Unfortunately, so is everyone else! There are families and couples as far as the eye can see, all relaxed and ambling along, spreading out across the road with solipsistic stupidity. Sometimes a polite “Excuse me” works, sometimes someone shouts ahead to other members of their group. Sometimes my requests to be excused are completely ignored. A lemming would shake his head in disbelief at this lot.

There is an art to asking people to give way. Get it right and they will step to one side courteously; get it wrong and they will step into your path, or stop dead in your way, or scatter unpredictably. One family is taking up so much space I judge it is safer to say nothing and ride past on the grass. As I approach, some of them turn, and I hear the murmur of comment. They have clearly seen me, and there is a gap a metre wide at the edge of the tarmac. I aim for this, and with incredible stupidity, a woman who has already made eye contact with me just steps backwards into my path. I swerve at the last moment onto the grass, muttering.

A young boy in her party shouts, “Oi, where’s your other wheel mate?” Angry about the woman’s conduct, I overreact and give him two fingers. I immediately regret it and consider going back to apologise, but decide that would make it worse. And anyway, perhaps someone in the family will draw the inference that it is inappropriate to shout unsolicited cheeky comments to complete strangers. But perhaps not.

Half a kilometre later, I approach a father and son cycling together. Father hears my polite cough and shepherds his son to one side, then shouts ahead to mother and daughter. Daughter is riding a small mountain bike and taking up a strip of tarmac about two and a half metres wide as she weaves. I decide it is safer to say nothing than to provoke an unpredictable panic, so I time my approach to overtake on the left as she weaves tot he right. She changes rhythm, weaves tot he left… I see my gap narrowing, and swerve onto the grass to avoid her. It is soft and damp, and the tyre slows suddenly. I almost make it, but just as I overtake her I UPD. My fault, but still annoying.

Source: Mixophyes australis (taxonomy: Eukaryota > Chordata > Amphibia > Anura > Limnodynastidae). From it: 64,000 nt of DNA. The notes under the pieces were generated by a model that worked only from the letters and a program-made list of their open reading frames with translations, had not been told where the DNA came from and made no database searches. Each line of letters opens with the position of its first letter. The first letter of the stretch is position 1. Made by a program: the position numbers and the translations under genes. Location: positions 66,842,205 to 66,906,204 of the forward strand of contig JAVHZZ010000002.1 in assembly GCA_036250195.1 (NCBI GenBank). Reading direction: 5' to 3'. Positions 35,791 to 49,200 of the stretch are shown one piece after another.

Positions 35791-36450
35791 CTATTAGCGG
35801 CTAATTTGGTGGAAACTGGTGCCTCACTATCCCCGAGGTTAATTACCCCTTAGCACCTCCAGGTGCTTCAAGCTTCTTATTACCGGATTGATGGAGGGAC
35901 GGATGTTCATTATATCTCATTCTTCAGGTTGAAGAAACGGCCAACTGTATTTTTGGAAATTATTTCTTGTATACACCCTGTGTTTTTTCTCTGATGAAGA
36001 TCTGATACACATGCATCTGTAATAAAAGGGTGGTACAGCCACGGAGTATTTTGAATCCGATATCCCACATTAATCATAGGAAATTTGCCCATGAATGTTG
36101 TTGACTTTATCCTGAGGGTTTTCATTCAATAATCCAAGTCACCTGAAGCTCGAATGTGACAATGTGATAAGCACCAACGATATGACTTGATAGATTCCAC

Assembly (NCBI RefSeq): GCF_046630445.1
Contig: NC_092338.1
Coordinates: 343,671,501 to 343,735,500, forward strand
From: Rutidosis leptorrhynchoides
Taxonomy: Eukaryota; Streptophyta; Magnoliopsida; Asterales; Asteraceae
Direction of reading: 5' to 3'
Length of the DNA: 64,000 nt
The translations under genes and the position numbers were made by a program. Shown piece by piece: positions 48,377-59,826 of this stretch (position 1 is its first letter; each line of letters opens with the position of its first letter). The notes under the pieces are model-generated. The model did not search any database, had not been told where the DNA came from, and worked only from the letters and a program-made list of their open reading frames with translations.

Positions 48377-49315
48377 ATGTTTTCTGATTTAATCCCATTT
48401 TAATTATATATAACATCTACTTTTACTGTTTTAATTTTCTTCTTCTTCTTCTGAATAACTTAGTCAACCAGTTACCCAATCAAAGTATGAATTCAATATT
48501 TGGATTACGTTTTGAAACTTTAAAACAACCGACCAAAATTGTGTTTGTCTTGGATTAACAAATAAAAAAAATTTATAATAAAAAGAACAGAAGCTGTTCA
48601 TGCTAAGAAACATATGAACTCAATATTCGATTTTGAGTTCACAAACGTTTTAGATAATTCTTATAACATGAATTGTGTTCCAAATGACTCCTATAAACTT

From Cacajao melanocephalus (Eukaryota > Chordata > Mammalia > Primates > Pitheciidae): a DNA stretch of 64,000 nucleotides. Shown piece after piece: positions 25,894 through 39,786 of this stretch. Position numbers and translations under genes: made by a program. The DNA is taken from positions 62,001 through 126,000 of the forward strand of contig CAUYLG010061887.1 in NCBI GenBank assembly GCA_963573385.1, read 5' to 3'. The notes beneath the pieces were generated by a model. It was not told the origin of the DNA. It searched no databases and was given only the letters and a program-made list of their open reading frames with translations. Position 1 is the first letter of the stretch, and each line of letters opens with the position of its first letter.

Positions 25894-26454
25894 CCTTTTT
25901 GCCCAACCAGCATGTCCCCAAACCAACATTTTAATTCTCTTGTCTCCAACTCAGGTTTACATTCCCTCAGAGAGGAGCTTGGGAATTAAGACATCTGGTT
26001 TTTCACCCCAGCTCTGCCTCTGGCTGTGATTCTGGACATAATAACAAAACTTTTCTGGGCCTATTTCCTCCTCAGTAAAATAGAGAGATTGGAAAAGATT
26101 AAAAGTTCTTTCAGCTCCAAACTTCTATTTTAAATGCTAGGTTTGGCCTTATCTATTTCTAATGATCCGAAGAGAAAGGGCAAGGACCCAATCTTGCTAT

Back on the uni, I overtake them all again, then I soon make it round the head of the lake and I’m on the quiet side where only the keener types go. The sun is out, and there is a window of blue sky. The green landscaped hills contrast nicely, and the ruffled surface of the lake sparkles. Suddenly, it’s a nice place to be.

Down the lake, and I pass two teenage girls in horse riding equipment. One says, “Like you’re soooooo clever” in a scornful tone. I feel slightly less guilty about my reaction to this one - she’s old enough to know better. But then again, so am I.

Round the bottom of the lake, down onto the pontoon, then back up the ramp. Soon I’m picking my way down the zigzag ballast path. This is even trickier in some ways than going up it. Spectators shout “Well done!” and I reveal my hypocrisy by thanking them for their unsolicited remarks, although with concentration levels so high, it is through gritted teeth!

Up onto the road and I decide to follow the highway back to the car. That’s about a mile of road, with junctions and traffic. I’m in a fluorescent cycling top and I give clear hand signals, and experience no problems. Soon I’m back at the car.

I forgot the trip counter, but my guess is that’s 10 miles (16 km) or so, with just the one UPD.
On my way home, I reflect on my bad temper. Thinks: can’t stop other people being rude and stupid; can stop self being rude and stupid. Must try harder.